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Graham Croker

Sydney University toppled competition front-runners Manly 20-14 in atrocious conditions in their Round 10 Shute Shield clash at University No.1 Oval on Saturday.
The win lifted the Students to fourth on the competition ladder and kept intact their home-ground winning run which now stands at 35 matches stretching back to Round 8 in 2005. The Sir Roden Cutler Shield has been in Sydney University’s keeping for that period of time as well.
Although each side scored two tries, the hosts dominated territorially after the first 15 minutes and might have scored at least two more tries with better execution. But credit goes to a dogged Manly defence that had conceded just over 12 points a match until Saturday.
In a land where drought is a defining force, no one knocks rain – indeed Sydney University has a supporter base of farmers from Young and Narrabri who travel to the city each week to see what it looks like, and to watch their sons play rugby – but University ground staff must have been tearing their hair out in recent weeks.
With the installation of new lights at No.1 Oval, SUFC planned well to host an international Under 20 match between Australia and Uruguay on Friday night, followed by a Super Saturday, that was to see the Colts I match played as a curtain-raiser to the Sydney University v Manly match.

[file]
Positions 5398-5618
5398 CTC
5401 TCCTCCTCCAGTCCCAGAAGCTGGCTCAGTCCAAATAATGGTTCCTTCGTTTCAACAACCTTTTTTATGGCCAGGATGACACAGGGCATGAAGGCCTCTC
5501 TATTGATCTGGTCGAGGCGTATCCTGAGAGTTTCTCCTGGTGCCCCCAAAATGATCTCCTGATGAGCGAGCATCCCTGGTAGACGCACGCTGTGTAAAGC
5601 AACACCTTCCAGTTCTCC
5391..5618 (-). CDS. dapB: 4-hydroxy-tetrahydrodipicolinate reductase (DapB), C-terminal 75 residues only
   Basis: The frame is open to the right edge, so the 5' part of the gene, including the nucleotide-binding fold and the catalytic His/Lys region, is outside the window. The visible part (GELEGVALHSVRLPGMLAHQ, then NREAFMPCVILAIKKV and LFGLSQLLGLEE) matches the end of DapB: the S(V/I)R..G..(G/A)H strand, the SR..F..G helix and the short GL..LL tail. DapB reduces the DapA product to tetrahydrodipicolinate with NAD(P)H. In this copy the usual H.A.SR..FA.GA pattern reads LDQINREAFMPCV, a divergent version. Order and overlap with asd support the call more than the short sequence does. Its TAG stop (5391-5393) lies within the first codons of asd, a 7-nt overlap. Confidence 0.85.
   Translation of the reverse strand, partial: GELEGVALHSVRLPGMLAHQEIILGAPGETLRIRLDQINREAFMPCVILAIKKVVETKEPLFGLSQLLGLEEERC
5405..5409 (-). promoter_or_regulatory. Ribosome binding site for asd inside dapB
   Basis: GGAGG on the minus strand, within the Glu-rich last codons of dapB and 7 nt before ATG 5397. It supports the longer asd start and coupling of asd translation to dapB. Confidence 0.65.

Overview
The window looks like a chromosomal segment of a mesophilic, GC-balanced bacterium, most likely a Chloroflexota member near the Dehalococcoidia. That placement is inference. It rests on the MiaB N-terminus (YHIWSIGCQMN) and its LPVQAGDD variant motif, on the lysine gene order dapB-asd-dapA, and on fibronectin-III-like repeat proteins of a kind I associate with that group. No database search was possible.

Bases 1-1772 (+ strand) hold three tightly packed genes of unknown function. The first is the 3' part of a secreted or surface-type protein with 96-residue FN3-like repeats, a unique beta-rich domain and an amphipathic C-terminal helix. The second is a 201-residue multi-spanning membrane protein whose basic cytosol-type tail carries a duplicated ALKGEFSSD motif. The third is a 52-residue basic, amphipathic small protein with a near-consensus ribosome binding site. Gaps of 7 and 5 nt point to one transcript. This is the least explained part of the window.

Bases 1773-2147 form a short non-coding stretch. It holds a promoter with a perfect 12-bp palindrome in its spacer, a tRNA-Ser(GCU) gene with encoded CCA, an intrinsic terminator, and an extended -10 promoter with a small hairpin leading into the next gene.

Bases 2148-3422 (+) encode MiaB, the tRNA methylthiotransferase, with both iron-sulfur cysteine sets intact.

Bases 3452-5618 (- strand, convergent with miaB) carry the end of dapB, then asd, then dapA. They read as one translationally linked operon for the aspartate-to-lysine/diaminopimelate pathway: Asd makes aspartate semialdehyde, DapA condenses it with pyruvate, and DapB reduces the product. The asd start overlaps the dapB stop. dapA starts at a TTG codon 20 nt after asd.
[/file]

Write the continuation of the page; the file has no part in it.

Continual rain for over a week turned the cricket wicket area of No.1 Oval into a quagmire of hoggish proportions. The international went ahead in driving rain and the Colts and First Grade fixtures were played in drizzle and fresh mud.
Play inside the inner third of the rugby pitch was confined to a quagmire-quarrel – that’s a mud-wrestle of extreme proportions – a battle of attrition to reach the grassy ends of the ground. The Students excelled in getting to the opposition quarter, thanks to astute kicking from five-eighth Daniel Halangahu off the back of a tough pack that had Dean Mumm back in the ranks.
But the two tries they scored – both excellently engineered by Halangahu – posed the question: why didn’t they score more, given their territorial dominance?